Alongside that, the intricacies of how the drafting worked for picking heroes and banning heroes was incredibly interesting to me. From a pure mindgames standpoint of a big hero being banned, and then the other team immediately picking another hero that wasn’t caught, crazy picks being made (from what I noticed, Venomancer was one of those big picks towards the end of the tournament) it was all interesting and, though not quite the same, reminded me of how Super Smash Bros. Melee high level play bans all but a number of stages, and from a few stages, those stages are shaved down into a final stage to play on. To me, it adds another level of depth that I didn’t quite know about, but it makes me really think more about the intricacies of Dota 2.

Even some of the high level tactics was great. The “Fountain Pull” trick in particular was great. Essentially having a character from the opposing team pulled out of a fight by using a tricky to pull off, high level tactic, is something that I love as a fighting game fan, despite not knowing all of the finer details behind it from a Dota 2 standpoint. And the thing that I loved even more was the divide from it: the people who didn’t want that particular technique allowed, and the group of people that are all for it and the knowledge that Valve was cool with it if it could be pulled off made me even more hype. Fighting games have been known for all sorts of techniques that aren’t necessarily intended, but are left to be used, like infinites in Marvel vs. Capcom 2, the DHC Glitch in Marvel vs. Capcom 3 (which was patched out in Ultimate Marvel vs. Capcom 3), and TAC infinites in Ultimate Marvel vs. Capcom 3, and while I’ve generally believed (again, a fault of my own) that eSports is not one to allow these unintended techniques and strategies to be done, knowing how great Valve has been about it is heartwarming.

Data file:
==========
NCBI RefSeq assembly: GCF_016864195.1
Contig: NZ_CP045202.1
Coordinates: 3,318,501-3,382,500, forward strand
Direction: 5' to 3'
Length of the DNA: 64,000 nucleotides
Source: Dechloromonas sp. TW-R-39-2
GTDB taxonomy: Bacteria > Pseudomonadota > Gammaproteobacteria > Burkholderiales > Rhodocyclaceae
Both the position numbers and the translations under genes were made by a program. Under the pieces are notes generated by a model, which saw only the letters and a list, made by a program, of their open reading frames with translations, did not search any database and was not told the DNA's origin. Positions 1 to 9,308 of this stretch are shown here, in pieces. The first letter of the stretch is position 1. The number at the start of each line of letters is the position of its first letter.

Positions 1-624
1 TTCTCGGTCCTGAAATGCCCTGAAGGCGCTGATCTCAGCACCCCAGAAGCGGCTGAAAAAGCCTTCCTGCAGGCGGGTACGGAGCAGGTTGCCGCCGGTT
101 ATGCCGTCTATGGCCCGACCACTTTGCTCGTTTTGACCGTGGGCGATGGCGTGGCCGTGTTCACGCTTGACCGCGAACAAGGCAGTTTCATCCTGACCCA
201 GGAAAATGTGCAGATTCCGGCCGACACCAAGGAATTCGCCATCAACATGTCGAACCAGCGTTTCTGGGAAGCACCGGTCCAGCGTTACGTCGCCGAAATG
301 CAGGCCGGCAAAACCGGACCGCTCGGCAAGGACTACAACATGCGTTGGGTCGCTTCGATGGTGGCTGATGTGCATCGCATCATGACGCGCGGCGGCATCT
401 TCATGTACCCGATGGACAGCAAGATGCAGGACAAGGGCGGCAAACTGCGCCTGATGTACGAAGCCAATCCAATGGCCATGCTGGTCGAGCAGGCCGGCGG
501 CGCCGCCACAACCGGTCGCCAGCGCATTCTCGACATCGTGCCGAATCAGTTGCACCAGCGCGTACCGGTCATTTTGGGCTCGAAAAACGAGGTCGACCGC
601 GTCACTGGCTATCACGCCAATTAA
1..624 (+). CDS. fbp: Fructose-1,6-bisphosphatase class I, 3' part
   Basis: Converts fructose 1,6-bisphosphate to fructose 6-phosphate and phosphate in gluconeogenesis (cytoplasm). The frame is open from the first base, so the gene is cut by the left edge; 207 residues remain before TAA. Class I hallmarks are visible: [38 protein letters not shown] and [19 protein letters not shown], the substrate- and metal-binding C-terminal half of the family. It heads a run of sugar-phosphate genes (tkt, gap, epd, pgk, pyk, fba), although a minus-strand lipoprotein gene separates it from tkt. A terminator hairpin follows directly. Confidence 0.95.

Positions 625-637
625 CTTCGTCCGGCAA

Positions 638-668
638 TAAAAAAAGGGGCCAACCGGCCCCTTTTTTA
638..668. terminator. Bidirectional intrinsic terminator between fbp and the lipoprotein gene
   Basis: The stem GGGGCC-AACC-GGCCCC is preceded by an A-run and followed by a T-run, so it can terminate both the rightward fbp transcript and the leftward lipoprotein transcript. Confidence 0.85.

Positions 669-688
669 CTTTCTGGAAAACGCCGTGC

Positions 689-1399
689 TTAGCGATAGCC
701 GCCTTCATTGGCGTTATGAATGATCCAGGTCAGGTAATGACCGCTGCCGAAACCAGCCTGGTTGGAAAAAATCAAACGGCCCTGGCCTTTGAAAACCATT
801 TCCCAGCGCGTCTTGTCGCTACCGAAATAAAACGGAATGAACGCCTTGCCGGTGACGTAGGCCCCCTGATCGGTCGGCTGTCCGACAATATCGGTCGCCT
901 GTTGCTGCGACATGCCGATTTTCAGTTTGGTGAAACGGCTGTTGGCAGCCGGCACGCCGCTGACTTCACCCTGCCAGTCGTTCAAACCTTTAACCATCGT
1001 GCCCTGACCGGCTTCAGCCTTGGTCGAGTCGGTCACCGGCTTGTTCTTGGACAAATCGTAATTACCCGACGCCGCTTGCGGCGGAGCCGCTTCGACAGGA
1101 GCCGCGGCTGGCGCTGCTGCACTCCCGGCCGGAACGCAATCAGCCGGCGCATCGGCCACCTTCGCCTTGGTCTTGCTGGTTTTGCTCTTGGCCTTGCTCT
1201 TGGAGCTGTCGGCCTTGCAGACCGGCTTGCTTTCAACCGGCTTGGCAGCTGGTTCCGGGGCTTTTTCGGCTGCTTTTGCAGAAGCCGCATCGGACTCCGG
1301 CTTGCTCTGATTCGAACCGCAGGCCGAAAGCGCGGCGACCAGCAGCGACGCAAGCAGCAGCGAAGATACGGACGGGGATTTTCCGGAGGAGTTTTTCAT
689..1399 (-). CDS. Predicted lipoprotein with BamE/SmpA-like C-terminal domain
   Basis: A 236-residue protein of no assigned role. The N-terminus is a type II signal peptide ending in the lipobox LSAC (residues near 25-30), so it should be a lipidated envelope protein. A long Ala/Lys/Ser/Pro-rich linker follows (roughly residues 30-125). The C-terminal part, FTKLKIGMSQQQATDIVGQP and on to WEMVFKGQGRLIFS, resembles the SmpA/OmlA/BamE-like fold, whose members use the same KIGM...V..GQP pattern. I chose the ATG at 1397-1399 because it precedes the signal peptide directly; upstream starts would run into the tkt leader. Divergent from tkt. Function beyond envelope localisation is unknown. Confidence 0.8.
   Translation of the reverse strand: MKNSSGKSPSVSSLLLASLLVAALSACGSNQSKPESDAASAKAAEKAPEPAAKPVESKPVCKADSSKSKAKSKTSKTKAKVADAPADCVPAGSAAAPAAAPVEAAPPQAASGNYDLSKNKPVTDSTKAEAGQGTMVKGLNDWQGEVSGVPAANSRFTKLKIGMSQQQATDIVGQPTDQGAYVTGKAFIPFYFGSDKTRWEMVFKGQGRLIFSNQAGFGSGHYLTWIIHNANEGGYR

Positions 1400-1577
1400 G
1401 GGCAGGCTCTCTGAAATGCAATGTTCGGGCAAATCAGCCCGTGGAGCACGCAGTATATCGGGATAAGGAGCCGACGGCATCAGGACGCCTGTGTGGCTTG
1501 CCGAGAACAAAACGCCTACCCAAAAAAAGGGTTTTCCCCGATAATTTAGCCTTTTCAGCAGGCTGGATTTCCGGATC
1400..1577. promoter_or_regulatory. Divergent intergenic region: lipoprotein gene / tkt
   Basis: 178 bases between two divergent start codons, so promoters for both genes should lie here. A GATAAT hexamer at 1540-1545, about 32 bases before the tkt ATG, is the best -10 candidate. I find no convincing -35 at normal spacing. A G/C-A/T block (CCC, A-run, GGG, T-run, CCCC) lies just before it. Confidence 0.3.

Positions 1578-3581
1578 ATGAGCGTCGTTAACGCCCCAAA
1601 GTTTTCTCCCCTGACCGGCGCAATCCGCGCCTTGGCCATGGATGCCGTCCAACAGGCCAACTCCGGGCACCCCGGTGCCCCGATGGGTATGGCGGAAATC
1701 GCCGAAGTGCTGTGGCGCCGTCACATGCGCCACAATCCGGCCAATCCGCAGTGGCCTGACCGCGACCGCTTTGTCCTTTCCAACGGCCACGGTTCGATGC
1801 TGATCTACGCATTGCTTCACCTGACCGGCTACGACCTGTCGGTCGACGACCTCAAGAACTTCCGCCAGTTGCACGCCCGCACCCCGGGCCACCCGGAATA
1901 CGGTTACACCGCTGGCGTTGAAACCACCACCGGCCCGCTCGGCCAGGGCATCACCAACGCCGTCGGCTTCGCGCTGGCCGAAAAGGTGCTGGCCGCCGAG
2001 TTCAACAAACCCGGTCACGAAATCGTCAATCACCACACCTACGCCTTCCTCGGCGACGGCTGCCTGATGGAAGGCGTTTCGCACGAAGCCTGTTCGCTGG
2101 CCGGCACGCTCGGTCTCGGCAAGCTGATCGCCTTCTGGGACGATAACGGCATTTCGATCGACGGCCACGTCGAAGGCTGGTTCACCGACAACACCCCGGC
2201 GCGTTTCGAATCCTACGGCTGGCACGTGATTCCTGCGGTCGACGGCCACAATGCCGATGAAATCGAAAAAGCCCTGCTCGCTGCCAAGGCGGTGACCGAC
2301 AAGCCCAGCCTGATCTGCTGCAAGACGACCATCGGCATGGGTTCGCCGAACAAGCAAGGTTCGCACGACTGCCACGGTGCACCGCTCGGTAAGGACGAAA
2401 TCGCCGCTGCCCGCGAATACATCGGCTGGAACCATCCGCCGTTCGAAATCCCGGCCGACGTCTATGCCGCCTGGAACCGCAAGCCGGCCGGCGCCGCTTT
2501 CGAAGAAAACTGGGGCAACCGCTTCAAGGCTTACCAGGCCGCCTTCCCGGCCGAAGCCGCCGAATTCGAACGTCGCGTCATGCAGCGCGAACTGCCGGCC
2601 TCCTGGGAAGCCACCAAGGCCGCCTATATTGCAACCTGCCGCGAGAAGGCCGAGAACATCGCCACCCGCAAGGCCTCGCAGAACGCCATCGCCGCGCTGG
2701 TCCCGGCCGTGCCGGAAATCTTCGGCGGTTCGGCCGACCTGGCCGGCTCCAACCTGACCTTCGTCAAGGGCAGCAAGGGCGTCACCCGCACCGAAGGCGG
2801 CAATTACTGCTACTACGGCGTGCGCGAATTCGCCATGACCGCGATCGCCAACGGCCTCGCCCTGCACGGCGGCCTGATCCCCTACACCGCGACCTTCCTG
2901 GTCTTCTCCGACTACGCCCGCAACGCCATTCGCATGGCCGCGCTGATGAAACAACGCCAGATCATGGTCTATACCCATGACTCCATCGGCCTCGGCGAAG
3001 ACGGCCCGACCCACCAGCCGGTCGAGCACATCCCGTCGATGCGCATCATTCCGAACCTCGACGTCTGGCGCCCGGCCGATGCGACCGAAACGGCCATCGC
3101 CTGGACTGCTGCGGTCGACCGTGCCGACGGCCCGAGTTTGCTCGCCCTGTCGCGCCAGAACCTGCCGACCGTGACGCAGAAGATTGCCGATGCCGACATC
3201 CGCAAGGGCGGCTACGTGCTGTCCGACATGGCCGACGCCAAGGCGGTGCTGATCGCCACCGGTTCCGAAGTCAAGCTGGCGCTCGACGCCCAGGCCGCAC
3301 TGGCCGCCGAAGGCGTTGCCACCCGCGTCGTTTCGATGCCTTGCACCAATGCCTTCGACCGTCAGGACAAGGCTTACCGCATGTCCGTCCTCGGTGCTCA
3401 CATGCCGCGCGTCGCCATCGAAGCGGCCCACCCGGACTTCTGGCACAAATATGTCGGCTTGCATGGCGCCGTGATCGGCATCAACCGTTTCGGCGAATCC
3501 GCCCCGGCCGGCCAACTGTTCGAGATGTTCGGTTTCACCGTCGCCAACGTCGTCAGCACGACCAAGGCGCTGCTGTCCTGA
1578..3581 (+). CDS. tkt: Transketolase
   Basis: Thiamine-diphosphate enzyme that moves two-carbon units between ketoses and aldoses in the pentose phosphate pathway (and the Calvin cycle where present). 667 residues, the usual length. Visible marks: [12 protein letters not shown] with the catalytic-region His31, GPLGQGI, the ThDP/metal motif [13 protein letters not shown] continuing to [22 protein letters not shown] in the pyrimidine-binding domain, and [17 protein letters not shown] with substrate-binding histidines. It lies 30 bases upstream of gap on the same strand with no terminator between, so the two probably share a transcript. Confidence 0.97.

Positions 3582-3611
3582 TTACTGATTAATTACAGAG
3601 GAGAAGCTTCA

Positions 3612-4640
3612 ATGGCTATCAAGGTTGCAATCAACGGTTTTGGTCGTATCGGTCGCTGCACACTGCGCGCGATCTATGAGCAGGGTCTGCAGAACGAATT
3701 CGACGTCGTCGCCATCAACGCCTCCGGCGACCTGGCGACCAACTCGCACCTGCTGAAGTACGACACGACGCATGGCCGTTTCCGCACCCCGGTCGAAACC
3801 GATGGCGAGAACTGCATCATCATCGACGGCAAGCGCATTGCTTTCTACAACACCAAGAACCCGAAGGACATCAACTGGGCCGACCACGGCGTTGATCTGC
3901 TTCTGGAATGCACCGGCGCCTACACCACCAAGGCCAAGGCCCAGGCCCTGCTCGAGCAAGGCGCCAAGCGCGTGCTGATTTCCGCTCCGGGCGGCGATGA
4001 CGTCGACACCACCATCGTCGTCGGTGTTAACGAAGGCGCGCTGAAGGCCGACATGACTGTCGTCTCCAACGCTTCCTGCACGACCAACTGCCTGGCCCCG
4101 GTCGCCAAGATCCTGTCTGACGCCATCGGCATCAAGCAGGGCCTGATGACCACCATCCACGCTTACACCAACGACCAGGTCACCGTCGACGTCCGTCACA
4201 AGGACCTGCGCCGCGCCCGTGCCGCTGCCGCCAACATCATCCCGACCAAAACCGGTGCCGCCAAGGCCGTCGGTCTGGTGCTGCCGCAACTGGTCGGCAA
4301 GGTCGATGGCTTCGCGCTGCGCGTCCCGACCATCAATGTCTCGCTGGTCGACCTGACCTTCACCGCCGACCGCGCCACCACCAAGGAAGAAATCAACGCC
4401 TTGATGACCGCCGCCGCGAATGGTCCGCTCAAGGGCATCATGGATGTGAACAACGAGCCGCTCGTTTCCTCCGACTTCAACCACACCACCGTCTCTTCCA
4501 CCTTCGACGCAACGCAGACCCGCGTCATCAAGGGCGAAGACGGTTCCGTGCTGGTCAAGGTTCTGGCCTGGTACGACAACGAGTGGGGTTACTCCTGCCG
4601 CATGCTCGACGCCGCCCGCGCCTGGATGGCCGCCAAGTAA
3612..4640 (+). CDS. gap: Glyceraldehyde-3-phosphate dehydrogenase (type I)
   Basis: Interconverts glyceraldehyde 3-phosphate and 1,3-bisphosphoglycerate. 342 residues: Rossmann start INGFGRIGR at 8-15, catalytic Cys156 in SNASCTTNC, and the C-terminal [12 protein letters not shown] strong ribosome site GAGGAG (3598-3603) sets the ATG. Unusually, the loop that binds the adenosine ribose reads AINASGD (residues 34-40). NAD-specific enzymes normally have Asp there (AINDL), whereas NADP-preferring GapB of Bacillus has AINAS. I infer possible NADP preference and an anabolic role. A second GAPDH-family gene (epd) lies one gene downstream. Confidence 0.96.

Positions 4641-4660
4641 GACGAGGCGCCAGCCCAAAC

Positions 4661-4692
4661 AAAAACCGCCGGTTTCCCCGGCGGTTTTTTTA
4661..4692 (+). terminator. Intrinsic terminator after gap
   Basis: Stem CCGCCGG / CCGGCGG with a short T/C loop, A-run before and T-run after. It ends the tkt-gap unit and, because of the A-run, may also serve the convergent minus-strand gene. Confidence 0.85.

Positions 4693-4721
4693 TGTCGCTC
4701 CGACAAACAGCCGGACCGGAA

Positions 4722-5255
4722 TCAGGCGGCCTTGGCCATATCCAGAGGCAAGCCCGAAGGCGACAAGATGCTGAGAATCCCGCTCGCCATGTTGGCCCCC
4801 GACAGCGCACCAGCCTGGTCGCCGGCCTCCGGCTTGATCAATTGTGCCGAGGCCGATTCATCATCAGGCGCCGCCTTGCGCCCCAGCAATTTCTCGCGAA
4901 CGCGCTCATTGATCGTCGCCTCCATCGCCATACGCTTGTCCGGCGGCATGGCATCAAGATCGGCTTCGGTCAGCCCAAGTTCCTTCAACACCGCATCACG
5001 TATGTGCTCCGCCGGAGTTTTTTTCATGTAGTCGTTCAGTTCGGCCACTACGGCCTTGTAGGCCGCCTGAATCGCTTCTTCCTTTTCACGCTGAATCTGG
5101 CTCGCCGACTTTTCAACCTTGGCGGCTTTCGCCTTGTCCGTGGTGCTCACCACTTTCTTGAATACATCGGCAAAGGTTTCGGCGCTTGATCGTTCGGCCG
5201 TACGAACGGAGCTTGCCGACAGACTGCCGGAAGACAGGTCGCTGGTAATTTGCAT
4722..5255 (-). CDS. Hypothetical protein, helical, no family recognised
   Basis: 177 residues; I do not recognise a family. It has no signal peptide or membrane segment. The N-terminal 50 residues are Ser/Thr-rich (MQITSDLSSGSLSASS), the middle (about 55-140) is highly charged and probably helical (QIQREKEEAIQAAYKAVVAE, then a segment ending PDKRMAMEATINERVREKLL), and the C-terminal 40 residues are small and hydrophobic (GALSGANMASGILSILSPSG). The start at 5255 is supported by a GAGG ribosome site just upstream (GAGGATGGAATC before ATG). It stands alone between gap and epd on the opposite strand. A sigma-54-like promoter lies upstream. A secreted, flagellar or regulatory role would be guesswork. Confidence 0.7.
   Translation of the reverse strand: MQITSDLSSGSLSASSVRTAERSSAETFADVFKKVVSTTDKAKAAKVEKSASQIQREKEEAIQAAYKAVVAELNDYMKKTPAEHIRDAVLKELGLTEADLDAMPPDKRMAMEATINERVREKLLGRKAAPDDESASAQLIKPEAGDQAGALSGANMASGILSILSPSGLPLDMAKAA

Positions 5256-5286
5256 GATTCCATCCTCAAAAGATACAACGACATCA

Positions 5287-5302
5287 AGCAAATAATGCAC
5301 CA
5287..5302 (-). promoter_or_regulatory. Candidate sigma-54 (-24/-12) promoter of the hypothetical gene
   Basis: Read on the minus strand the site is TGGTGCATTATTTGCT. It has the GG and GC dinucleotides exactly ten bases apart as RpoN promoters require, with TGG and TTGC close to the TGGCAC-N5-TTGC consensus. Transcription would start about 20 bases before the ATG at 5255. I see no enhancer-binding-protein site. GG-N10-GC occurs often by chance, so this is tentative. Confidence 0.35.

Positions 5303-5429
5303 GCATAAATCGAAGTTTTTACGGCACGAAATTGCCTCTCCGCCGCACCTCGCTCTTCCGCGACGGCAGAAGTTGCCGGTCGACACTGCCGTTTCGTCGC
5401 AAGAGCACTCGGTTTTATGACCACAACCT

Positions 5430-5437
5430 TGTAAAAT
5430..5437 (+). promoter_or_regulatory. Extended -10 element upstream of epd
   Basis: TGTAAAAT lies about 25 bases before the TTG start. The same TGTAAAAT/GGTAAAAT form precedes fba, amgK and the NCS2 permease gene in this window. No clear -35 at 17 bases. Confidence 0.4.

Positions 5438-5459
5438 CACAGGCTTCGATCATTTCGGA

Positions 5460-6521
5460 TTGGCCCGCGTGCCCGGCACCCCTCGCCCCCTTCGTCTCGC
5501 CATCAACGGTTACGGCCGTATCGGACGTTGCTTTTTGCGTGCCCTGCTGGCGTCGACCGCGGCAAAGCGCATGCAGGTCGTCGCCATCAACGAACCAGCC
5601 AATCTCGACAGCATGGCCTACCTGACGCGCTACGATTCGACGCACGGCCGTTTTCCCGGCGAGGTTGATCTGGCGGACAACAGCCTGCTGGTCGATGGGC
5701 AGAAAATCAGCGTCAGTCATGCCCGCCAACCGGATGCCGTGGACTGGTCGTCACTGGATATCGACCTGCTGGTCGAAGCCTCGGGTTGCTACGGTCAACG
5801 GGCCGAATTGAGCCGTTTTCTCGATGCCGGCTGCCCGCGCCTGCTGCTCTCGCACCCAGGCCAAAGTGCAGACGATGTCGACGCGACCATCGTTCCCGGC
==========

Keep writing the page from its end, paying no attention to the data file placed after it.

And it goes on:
The Grand Finals themselves were what really got me hooked. While the other matches I had watched beforehand were great, there’s nothing quite like seeing the best two teams duke it out to show the world who is the very best. Similarly to how I was kept on the edge of my seat during the Grand Finals of Ultimate Marvel vs. Capcom 3 at Evolution 2013 this year, Dota 2 did the exact same for me. The entire set was tense, a back-and-forth between Alliance and Na’Vi. Despite not having the most knowledge of the game, I was able to easily feed off the hype from the commentators and the crowd, and knew just enough about Dota 2 to be able to follow the game and get sucked into the vortex of sheer excitement. The entire set culminating into a base rush from Alliance after Na’Vi tries to go after Roshan was easily one of the most exciting things I’ve seen in a competitive video game, ever, bar none.

Despite my general lack of knowledge about eSports, MOBAs, and Dota 2, I still thoroughly enjoyed what I watched of The International 3. The sheer love that this community has for their game, the passion and personality they show from their spectators to their commentators, all the way to the game itself. Combofiend’s “BIONIC ARM!” set against Marn back at Final Round 14 was the moment that got me hooked into fighting games, got me to buy a fightstick, and essentially got me to where I am with the community today. While I probably won’t dedicate nearly as much time to Dota 2 as I do to fighting games, I have no doubt in my mind that, thanks to The International 3, I’ll definitely be trying out Dota 2 some more and definitely will watch some Dota 2 tournaments in the future.